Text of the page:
North

N.W.T. officials aim to release plan next week for lifting COVID-19 restrictions

People in the Northwest Territories will have to wait at least another two to three weeks for any easing of Covid-19 restrictions, say health officials. There are no active cases of the disease, and some residents are growing frustrated as they see restrictions being eased in provinces.

N.W.T. novel coronavirus restrictions to remain in place for at least 2 to 3 weeks

An environmental health officer speaks with a motorist in this file photo. N.W.T. health officials are working on a plan for lifting COVID-19 restrictions that have been in place for more than a month. (Katie Toth/CBC)

People in the Northwest Territories will have to wait at least another two to three weeks for any easing of COVID-19 restrictions, say health officials.

There are no active cases of the respiratory disease in the territory and it's been more than three weeks since the last case was detected. There have been no cases of it being spread from one resident to another.

As they learn of plans to reopen businesses and schools in the provinces, some in the territory are growing frustrated with continued restrictions here and the lack of a plan for lifting them.

"I see Saskatchewan, by mid-May they'll have the golf courses open," said Mervin Gruben, speaking from Inuvik. "Give us a little hope to look forward to. As of now there's zero."

Manitoba has also announced it will be allowing some businesses — including hair salons, dentists, physiotherapists and restaurant patios — to reopen starting Monday, albeit with restrictions to allow physical distancing.

Quebec, which has been hardest hit by the coronavirus, has unveiled a plan that allows some schools, businesses and factories to reopen in May. Other provinces have either begun lifting restrictions or unveiled plans to do so.

On Wednesday, N.W.T. health officials said they are hoping to release a plan at the end of next week for a phased lifting of restrictions. Chief Public Health Officer Kami Kandola said it will be at least two to three weeks before any restrictions are actually lifted.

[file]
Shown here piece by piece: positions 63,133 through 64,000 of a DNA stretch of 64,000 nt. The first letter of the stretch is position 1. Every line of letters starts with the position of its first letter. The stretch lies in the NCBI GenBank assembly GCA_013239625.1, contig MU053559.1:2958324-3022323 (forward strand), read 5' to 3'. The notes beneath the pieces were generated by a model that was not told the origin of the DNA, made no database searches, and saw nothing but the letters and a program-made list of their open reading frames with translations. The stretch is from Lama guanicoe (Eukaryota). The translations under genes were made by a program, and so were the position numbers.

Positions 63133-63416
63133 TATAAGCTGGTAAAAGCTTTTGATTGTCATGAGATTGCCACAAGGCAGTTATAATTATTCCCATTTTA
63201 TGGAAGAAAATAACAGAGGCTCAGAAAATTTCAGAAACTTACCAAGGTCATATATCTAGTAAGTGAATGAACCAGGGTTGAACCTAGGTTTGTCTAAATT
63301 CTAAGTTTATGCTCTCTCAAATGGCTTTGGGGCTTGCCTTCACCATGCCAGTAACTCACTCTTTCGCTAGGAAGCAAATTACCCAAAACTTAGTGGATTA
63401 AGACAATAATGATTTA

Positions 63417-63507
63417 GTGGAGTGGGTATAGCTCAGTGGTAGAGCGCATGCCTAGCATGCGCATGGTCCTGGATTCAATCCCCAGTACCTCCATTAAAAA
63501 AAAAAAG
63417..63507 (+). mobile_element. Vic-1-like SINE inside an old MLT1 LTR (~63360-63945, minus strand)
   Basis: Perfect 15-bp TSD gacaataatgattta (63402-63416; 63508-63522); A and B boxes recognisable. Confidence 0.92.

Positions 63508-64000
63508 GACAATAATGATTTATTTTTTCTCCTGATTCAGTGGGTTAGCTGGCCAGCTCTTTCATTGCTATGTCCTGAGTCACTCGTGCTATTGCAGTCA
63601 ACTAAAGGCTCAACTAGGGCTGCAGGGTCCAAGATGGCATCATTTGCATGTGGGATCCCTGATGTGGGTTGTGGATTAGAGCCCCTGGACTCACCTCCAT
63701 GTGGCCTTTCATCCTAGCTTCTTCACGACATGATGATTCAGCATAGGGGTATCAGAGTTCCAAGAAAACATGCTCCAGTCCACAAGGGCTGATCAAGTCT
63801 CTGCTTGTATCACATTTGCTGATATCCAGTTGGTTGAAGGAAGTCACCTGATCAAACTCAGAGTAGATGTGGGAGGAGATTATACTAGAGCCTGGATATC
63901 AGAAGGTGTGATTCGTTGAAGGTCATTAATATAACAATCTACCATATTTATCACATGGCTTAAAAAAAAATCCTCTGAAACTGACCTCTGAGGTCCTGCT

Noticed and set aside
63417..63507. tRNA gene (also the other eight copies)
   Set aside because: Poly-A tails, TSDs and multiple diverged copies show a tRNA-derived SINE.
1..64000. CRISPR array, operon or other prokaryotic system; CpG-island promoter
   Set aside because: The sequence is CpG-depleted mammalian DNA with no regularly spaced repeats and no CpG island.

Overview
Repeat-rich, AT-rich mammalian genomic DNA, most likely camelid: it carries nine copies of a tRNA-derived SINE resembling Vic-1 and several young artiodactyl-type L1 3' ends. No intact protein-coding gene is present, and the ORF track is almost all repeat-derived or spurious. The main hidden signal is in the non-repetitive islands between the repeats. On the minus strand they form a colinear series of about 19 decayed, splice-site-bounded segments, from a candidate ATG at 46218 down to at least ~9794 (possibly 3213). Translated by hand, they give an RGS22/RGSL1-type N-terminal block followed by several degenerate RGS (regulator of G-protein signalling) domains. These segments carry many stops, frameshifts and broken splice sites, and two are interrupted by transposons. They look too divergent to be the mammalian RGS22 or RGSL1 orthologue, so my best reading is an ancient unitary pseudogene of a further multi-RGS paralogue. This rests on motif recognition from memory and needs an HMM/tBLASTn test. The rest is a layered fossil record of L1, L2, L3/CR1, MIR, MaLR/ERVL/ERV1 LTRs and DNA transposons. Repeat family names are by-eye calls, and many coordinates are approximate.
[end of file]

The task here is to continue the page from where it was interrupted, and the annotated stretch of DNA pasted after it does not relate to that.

Dr. Kami Kandola, the Northwest Territories chief public health officer, says COVID-19 restrictions, such as a ban on almost all gatherings, will remain in place for another two to three weeks. (Kate Kyle/CBC)

In developing the plan, Kandola said her officials are considering issues such as the best way to manage returns to work within governments and schools, how to ease restrictions on gatherings and how to protect the most vulnerable until a vaccine is developed.

 "We will not have further details today because it's important that we present a plan with the triggers, milestones and parameters defined right away so we do not confuse residents," she said.

Kandola said over the next two weeks there will be increased testing in smaller communities to ensure the disease is not spreading there. There is mounting evidence that many who get the virus exhibit no symptoms or only mild symptoms.

Restrictions 'hurting everybody on the inside'

Gruben says the N.W.T. restrictions — which include a ban on almost all social gatherings — were imposed just before a number of deaths in the region unrelated to COVID-19.

"The biggest thing that's hurting us up here is we're having so many deaths and funerals and stuff and people can't get together," said the former Tuktoyaktuk mayor. "Our people are traditional. We help each other to heal, and this is just hurting everybody on the inside more than anything."

Kandola said one of the first restrictions she's looking at easing is the ban on mass gatherings such as funerals.

Small businesses are also hoping to see a plan for easing restrictions as soon as possible. Yellowknife Chamber of Commerce officials said business owners need advance notice of measures being taken so they can prepare to reopen.

"We're not saying things need to be opened right now," executive director Deneen Everett said. "That's a decision for public health officials and experts to make. But we need to have a plan so that when we want to start getting things back to normal, what does that look like?"

Everett said, for example, if businesses will be required to have Plexiglas shields installed between workers and their customers at checkouts, they need to know ahead of time so they can order them and have them in place as soon as they are allowed to open.

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